Here, we examine the link between Hub1-mediated splicing and NE integrity. We demonstrate that Heh1-S is critical for normal cell growth when ESCRT-III subunits are absent. Lack of Heh1-S causes a severe growth phenotype due to a toxic gain-of-function of Heh1-L, which results from increased interaction with Chm7. Moreover, we find that Heh1-S and Heh1-L form heterodimers, and that the unique splice segment in Heh1-S is critical for the suppression of cellular toxicity. We propose that Hub1-dependent alternative splicing modulates the binding of Chm7 to Heh1-L, thus avoiding excessive recruitment of Chm7 to the NE.
ESCRT-III deficiency is toxic in cells lacking Hub1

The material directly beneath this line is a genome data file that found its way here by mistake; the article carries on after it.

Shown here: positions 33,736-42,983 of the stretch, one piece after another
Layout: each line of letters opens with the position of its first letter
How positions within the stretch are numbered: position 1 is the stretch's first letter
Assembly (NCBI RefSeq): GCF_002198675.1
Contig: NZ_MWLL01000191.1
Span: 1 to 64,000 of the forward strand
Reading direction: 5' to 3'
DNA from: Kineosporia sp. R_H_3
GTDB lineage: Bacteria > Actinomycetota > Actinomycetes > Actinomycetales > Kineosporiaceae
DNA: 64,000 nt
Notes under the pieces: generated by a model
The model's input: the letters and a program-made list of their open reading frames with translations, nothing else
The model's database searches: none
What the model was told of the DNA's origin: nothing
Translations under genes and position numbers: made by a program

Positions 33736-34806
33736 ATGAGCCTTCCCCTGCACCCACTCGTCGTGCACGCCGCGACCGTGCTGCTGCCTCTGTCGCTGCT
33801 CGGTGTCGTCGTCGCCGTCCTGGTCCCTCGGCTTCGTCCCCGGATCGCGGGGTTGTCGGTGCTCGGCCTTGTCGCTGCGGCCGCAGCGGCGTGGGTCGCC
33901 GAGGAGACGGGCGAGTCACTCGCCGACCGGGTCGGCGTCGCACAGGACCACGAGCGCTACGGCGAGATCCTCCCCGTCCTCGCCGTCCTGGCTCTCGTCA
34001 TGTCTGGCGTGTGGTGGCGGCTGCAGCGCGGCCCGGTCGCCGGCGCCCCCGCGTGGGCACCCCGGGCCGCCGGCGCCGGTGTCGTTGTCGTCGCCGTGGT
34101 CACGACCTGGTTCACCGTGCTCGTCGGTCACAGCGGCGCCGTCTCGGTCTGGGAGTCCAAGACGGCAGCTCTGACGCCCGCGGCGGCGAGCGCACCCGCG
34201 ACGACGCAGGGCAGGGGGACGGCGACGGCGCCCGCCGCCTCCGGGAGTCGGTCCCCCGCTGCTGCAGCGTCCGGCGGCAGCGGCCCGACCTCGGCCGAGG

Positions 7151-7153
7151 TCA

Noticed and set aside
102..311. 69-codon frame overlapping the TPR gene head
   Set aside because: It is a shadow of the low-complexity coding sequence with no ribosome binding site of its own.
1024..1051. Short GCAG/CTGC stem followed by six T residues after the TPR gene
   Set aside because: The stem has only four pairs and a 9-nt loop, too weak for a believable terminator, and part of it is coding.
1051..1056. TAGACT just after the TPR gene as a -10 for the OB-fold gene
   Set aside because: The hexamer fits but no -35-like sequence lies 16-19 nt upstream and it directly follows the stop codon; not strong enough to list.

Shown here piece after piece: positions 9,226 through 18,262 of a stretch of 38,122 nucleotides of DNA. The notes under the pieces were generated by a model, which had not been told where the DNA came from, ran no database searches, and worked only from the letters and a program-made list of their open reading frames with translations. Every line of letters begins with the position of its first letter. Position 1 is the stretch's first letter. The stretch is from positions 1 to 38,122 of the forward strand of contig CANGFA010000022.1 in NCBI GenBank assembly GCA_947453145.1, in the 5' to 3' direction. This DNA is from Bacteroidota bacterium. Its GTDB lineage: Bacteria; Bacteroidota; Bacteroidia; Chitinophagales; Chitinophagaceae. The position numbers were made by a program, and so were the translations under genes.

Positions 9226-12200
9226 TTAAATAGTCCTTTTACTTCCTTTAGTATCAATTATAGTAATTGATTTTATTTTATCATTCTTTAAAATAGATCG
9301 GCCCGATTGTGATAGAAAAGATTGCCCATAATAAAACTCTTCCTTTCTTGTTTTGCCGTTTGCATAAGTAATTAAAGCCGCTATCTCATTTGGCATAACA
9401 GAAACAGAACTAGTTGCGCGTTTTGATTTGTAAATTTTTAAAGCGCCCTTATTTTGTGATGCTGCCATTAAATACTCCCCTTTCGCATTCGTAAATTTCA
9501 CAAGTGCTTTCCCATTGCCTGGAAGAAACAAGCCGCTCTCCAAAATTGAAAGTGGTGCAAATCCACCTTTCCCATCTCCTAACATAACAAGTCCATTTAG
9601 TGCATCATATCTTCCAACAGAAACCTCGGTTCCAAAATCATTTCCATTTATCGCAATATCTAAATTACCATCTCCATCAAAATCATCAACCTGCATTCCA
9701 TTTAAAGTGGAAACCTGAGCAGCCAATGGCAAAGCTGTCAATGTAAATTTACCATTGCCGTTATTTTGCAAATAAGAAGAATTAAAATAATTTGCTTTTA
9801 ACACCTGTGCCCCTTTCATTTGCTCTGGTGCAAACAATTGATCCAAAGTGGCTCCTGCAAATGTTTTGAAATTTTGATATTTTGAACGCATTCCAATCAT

When overexpressed, Hub1 enhances splicing efficiency and activates several cryptic introns (Karaduman et al., 2017). In particular, Hub1 overexpression induces mis-splicing of Did4 (also known as Vps2), which together with Snf7 (also known as Vps32), Vps20 and Vps24 are the core components of ESCRT-III (Babst et al., 2002; Karaduman et al., 2017). Mutations in Hub1 further exacerbate the growth defects associated with the deletion of the ESCRT-III subunit VPS24 (Costanzo et al., 2016). Moreover, we identified several members of the ESCRT-III complex in a genetic screen for mutants displaying synthetic growth defects in combination with hub1Δ (our unpublished results). Together, these findings suggest a functional link between Hub1 and the ESCRT machinery. To further examine this relationship, we crossed a hub1Δ strain with a mutant lacking the ESCRT-III subunit Did4. Consistent with previous studies, we found that lack of Hub1 alone does not affect growth at 37°C. However, additional deletion of HUB1 enhances the temperature sensitivity of the did4Δ mutant (Fig. 1A). Similarly, we observed a synthetic growth phenotype for cells lacking Hub1 and Snf7. In contrast, no synthetic genetic interaction was seen for hub1Δ in combination with a deletion of the ESCRT-II component VPS25 (Fig. 1B). These data suggest that Hub1 becomes essential when the ESCRT-III but not ESCRT-II complex is absent.